This is the only germanium entry on this entire list, because tone miners the world over have sought to snatch up every ounce of germanium in the used market. Yet mysteriously, the v829 winds up in a lot of hawk shops. Nobody can seem to make heads or tails of the v829, and this is likely due to poor quality control: many examples of the pedal fail to reach unity gain, and just as many have to be absolutely dimed to sound useful at all. However, don’t let this dissuade you, as there are just as many that sound excellent. Buyer beware: most people equate the term Tone Bender with the Sola Sound models, which are three-transistor fuzz monsters. The v829 is based on the (you guessed it) Vox model, which resembles a Fuzz Face more than its English brethren. However, the $80–100 these command is still a paltry sum for a germanium Fuzz Face.

Guyatone tz2

Guyatone tz2

Part of the now defunct Micro Effect pedals line, the TZ-2 is just about the smallest Univox Superfuzz pedal one can find at this size and price point. However, unlike the original Superfuzz, which has an inherent subtle upper-octave snarl, the Guyatone utilizes a diode ring on the circuit board, which deliberately creates a brash upper octave effect. It does this by implementing a crude tracking circuit that fails in the most musical way. Guyatone itself called this pedal a "multi-effect" due to its propensity to sound like a ring modulator when hit with chords. These Guyatone Micro pedals are very interesting; the lid is held on with a piece of rubber, and the enclosures are unlike any I've ever seen. Unfortunately, nearly all the cool ones aren't cheap anymore; the TZ2 is one of the few left that is both cheap and pawn bait. This pedal changes hands for around 50 bucks, pick one up before the legend of the cheap Guyatone Micro is extinct.

Zoom UF-01 Ultra Fuzz

Zoom UF-01 Ultra Fuzz

Before the groans start rolling in from the people that own these and love them, allow me to pre-empt the hissing with the fact that the mere brand name ensures these will continue to show up in pawn shops for the foreseeable future. That said, the secret of the Zoom Ultra Fuzz has been out for quite a while now; players the world over laud the box for its ability to sound like a “more controllable” Z. Vex Fuzz Factory. In fact, it even has one more knob. Knowing this, it isn’t a stretch to call the Ultra Fuzz one of the most versatile fuzzes on the planet; there isn’t one flavor of fuzz the Ultra Fuzz can’t dip its toes into. From raw, open fuzz to strained, violin-like leads to ear-splitting oscillation, the Ultra Fuzz can do it all. They can be had for $120–140 via the standard channels, but due to its affiliation with unsavory Zoom boxes of years past, pawn shops may offer them for closer to $80.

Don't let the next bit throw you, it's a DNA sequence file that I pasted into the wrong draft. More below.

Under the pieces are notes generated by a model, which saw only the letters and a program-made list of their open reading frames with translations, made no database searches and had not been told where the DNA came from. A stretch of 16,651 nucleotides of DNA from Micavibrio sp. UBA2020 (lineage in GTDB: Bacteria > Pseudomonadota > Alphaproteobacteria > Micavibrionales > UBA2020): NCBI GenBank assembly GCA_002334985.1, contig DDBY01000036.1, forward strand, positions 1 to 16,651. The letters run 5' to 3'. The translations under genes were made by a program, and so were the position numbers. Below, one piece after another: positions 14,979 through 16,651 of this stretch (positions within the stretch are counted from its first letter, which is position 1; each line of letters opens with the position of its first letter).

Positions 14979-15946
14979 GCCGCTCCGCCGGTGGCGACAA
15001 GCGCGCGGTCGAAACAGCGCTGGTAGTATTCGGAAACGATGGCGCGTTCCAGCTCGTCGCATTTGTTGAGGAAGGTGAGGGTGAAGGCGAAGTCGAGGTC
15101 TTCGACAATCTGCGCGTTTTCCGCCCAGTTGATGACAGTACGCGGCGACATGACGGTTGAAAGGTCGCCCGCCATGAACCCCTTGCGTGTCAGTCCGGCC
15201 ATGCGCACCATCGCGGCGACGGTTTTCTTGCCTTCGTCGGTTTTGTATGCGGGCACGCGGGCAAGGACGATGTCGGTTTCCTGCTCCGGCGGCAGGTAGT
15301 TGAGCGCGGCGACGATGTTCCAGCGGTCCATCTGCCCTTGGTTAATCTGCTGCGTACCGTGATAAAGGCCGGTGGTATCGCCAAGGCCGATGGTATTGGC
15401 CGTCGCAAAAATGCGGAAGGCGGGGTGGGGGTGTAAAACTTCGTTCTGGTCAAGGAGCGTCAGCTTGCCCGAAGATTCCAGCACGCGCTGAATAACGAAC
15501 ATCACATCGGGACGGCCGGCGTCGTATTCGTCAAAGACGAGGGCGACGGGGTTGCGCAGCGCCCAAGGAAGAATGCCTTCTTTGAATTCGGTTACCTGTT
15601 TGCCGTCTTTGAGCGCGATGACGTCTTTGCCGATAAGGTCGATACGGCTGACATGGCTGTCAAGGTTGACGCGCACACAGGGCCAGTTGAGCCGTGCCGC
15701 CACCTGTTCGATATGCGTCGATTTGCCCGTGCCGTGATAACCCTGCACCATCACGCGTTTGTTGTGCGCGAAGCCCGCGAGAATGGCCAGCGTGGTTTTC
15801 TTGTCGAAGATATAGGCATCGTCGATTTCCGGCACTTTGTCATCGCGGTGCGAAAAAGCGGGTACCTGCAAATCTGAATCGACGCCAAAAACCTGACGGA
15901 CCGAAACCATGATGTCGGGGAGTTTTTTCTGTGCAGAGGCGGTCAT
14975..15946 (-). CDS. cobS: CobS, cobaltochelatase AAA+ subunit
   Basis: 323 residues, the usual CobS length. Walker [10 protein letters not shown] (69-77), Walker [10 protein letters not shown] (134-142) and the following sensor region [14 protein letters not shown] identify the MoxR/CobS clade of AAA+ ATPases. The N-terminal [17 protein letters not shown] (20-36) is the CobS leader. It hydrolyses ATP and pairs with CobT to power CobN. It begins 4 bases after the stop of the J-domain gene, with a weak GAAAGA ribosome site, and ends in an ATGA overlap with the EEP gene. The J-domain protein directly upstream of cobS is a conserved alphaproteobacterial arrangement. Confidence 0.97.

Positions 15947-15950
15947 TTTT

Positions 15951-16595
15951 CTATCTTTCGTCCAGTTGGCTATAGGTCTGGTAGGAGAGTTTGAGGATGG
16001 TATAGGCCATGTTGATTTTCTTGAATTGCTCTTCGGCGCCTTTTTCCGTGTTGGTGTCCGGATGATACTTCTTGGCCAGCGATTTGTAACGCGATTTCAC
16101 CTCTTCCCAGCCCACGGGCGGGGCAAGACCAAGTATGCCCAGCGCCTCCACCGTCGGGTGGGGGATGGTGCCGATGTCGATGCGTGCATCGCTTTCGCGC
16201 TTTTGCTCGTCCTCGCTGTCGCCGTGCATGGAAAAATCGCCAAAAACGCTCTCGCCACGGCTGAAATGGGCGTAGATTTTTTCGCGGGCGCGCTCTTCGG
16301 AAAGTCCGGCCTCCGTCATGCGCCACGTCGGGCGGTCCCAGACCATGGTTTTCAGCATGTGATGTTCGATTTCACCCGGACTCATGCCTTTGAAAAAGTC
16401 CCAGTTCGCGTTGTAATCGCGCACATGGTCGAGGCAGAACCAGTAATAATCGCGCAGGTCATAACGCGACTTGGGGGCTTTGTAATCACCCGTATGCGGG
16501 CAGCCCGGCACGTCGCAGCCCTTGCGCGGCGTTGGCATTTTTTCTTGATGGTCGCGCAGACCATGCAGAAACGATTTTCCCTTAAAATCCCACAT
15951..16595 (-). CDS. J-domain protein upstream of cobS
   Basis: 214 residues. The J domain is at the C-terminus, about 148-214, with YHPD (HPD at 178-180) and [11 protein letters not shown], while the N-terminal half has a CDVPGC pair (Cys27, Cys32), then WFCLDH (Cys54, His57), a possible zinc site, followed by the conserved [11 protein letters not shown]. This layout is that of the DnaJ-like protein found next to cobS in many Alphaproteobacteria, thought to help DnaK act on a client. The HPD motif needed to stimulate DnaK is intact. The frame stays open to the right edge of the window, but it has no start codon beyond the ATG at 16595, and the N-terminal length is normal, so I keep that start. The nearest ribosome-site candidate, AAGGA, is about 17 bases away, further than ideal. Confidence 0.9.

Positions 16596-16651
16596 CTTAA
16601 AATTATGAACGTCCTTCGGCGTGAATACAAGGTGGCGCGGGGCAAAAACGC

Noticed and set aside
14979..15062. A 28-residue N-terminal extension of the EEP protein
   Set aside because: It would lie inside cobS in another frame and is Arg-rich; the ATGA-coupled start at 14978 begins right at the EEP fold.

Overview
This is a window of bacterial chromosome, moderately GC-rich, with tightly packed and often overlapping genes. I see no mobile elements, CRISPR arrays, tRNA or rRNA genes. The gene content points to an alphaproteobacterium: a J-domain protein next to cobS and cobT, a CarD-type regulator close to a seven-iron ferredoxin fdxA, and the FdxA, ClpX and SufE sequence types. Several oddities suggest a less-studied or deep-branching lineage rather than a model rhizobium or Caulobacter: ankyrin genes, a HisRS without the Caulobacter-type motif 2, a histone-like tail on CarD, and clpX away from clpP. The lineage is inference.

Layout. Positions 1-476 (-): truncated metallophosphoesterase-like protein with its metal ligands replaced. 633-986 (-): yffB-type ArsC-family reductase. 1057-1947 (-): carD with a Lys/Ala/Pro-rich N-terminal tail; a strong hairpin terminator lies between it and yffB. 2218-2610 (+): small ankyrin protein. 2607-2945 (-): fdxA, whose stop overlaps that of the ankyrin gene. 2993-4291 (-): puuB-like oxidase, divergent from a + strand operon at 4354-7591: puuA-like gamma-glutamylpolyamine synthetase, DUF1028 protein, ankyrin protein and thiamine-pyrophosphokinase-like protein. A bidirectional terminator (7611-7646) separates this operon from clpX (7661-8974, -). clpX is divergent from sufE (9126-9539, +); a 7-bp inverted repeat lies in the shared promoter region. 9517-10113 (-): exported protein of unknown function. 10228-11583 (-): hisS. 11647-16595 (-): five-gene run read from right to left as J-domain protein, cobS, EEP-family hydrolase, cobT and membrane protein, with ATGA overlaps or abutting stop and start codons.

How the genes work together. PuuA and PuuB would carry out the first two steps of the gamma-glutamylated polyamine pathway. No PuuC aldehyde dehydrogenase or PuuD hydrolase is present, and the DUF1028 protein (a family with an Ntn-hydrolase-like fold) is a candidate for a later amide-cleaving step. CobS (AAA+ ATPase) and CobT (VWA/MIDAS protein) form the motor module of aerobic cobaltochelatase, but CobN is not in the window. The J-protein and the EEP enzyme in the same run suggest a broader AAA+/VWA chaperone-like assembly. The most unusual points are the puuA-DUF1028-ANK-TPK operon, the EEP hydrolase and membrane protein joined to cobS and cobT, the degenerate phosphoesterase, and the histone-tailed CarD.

Nobels FU-Z

If you’ve spent any amount of time on internet gear forums, you’ve likely ducked into a thread asking for fuzz recommendations. Kick around in such a topic long enough, and sooner or later, you’ll happen upon someone asking about fuzzes with good “string definition.” Strange as it seems, not many people can agree on a bona-fide answer to this request. Let it be known that I am here to deliver the final word in this search: the Nobels FU-Z. I’m not sure there is a fuzz out there better suited to this application. This isn’t to say that the Nobels falls apart during fast passages, but it sounds great on single notes and chords alike. Unfortunately, sellers can’t really decide how much these cost; some are priced upwards of several hundred dollars, and some sell for relative peanuts. Hopefully, your local pawnbroker sides with the latter.

Ibanez FZ7 Fuzz

Likely the only fuzz in existence with a Damage switch, the FZ7 is one of the gnarliest on the list, despite its deceptively simple name. It earns its gnarliness crown through the implementation of its Fuzz control. Even with this control on zero, the FZ7 will outgrind many fuzz pedals specifically engineered to make amps cry. It is this strange juxtaposition of the name “Fuzz” and its unbridled demeanor that saw these pedals carted off to the hawk lockers en masse back when the “7” series was all the rage. Many players seeking the classic fuzz tones on the cheap were likely overwhelmed by the nuttiness of the FZ7, but this doesn’t mean that modern players can’t come to appreciate it. Although the manual won’t come out and say it, I suspect the Damage switch is some kind of voltage starvation, as the manual says the “100%” setting sounds like a “broken radio.” And it does! That’s pretty cool.